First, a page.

Author Topic: Recipe scaling  (Read 3220 times)

Offline piratebrewer

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Recipe scaling
« on: August 23, 2010, 03:49:00 PM »
I have a recipe for a 5-gallon recipe and I'm planning to make a 10-gallon batch.  I've heard recipes do not scale linearly but since I'm only going from 5 to 10 gallons is this close to do a linear scale?  If not, any tips for the grains or hops?  The fermentation will remain constant because I'll use two separate carboys as I always have used in the past.

Offline denny

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Re: Recipe scaling
« Reply #1 on: August 23, 2010, 03:50:55 PM »
I scale all my grains linearly.  I know there are those who only scale the base malt, but I want to retain the proportions that the original had.  One thing to take into account is that your efficiency _may_ be lower for a larger batch.  OTOH, it may not....
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Offline tschmidlin

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Re: Recipe scaling
« Reply #2 on: August 23, 2010, 04:04:48 PM »
Like Denny, I just double the grains when I do 10 instead of 5 gallons.  If your gravity is low in the kettle, you can always add a little DME to make up the difference.
Tom Schmidlin

Offline chezteth

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Re: Recipe scaling
« Reply #3 on: August 23, 2010, 04:47:45 PM »
I agree with the others.  When I do a 10 gallon batch I simply double the ingredients.

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Brandon

Offline vista

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Re: Recipe scaling
« Reply #4 on: August 23, 2010, 05:19:21 PM »
I have gotten into the habit of looking at recipes in percentages myself.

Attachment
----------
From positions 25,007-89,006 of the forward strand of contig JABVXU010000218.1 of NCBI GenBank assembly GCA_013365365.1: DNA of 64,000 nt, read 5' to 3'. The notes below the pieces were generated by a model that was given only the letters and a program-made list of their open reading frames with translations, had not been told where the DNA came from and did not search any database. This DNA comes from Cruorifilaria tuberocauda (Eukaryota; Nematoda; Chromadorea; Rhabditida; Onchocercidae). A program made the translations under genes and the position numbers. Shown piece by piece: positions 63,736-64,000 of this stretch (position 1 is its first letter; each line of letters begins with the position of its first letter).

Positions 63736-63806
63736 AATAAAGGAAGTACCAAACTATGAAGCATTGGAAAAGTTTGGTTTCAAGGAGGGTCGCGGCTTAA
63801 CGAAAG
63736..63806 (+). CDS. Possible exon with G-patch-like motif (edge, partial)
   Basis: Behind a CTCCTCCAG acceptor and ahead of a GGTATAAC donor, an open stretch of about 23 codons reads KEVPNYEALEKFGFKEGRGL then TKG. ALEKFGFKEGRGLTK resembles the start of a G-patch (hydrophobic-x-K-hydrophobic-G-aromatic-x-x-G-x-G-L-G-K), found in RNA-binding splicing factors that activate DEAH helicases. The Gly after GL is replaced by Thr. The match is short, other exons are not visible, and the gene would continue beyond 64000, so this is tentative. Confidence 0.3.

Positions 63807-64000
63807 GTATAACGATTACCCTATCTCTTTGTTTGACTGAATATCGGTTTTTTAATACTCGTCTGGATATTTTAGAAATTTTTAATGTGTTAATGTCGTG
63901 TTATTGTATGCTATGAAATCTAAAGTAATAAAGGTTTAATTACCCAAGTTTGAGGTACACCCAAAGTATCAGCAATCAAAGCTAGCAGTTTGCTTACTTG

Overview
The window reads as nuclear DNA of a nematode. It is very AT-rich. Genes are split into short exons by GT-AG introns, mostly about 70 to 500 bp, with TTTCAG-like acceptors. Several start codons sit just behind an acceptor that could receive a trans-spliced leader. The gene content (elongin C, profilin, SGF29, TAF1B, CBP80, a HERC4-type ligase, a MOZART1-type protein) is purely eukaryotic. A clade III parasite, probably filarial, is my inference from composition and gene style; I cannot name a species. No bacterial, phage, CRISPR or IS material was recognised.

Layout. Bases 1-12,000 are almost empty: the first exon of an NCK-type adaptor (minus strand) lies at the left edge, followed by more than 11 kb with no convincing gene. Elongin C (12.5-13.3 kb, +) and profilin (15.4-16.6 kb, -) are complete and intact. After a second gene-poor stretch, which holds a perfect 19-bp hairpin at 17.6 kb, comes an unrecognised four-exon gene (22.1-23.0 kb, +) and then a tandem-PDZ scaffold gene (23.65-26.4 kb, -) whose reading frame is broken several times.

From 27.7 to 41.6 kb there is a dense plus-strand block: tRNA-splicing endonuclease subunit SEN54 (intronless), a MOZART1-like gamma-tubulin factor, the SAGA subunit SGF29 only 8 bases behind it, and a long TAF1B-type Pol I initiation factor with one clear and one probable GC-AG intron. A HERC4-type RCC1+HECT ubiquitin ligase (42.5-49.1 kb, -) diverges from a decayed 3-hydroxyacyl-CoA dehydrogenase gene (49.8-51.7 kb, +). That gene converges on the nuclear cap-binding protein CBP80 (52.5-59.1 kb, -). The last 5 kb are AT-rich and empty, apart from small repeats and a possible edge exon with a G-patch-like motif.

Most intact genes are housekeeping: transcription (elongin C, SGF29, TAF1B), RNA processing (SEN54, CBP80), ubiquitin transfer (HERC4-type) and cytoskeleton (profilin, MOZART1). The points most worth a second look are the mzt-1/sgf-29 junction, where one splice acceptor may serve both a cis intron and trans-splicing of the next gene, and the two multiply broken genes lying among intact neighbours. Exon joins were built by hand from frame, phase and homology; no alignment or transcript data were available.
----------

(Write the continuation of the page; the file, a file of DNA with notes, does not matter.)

Take it easy...

Offline tom

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Re: Recipe scaling
« Reply #5 on: August 23, 2010, 06:48:04 PM »
2 things change with batch size. Hops bittering utilization increases with size, but not until you are up to pro size. 5 to 10 gallons is no problem.

The other is that your boil-off will be about the same volume, not % if using the same kettle and burner.  So if you are used to boiling a 1.080 up to 1.100, with a 10 gallon batch you will only get to 1.090 unless you double the boil time.
Brew on

Offline piratebrewer

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Re: Recipe scaling
« Reply #6 on: August 23, 2010, 08:20:38 PM »
Great tips!  Thanks for the feedback and advice.  I had not thought of the boil off difference and that makes sense; I'm sure I would have gone with percentage rather than volume.

Offline micsager

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Re: Recipe scaling
« Reply #7 on: August 24, 2010, 07:47:21 AM »
Great tips!  Thanks for the feedback and advice.  I had not thought of the boil off difference and that makes sense; I'm sure I would have gone with percentage rather than volume.

I only brew ten gallon batches, and as most recipes are written for five, I simply double everything.  However, The local brew-pub did like one of my recipes, and to scale it up to the four bbl ssytem did take some tweaking.  Considering efficiency differences and such.  Beersmith made fairly easy though.  change the % efficiency, then start tweaking grains and hops to get back to your iriginal IBU, and OG targets. 

He went through the eight kegs pretty quick.

I'm gonna have my black IPA on tap there this fall. 

Offline denny

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Re: Recipe scaling
« Reply #8 on: August 24, 2010, 07:57:43 AM »
Great tips!  Thanks for the feedback and advice.  I had not thought of the boil off difference and that makes sense; I'm sure I would have gone with percentage rather than volume.

AFAIAC, you should ALWAYS look at boiloff as gal./hr., not %.  Even though Promash defaults to %, Jeff Donovan advises you to change it to gal./hr.  Beersmith only does %.  Until that gets changed, I consider it a limitation that makes it difficult for me to use Beersmith.
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Offline tygo

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Re: Recipe scaling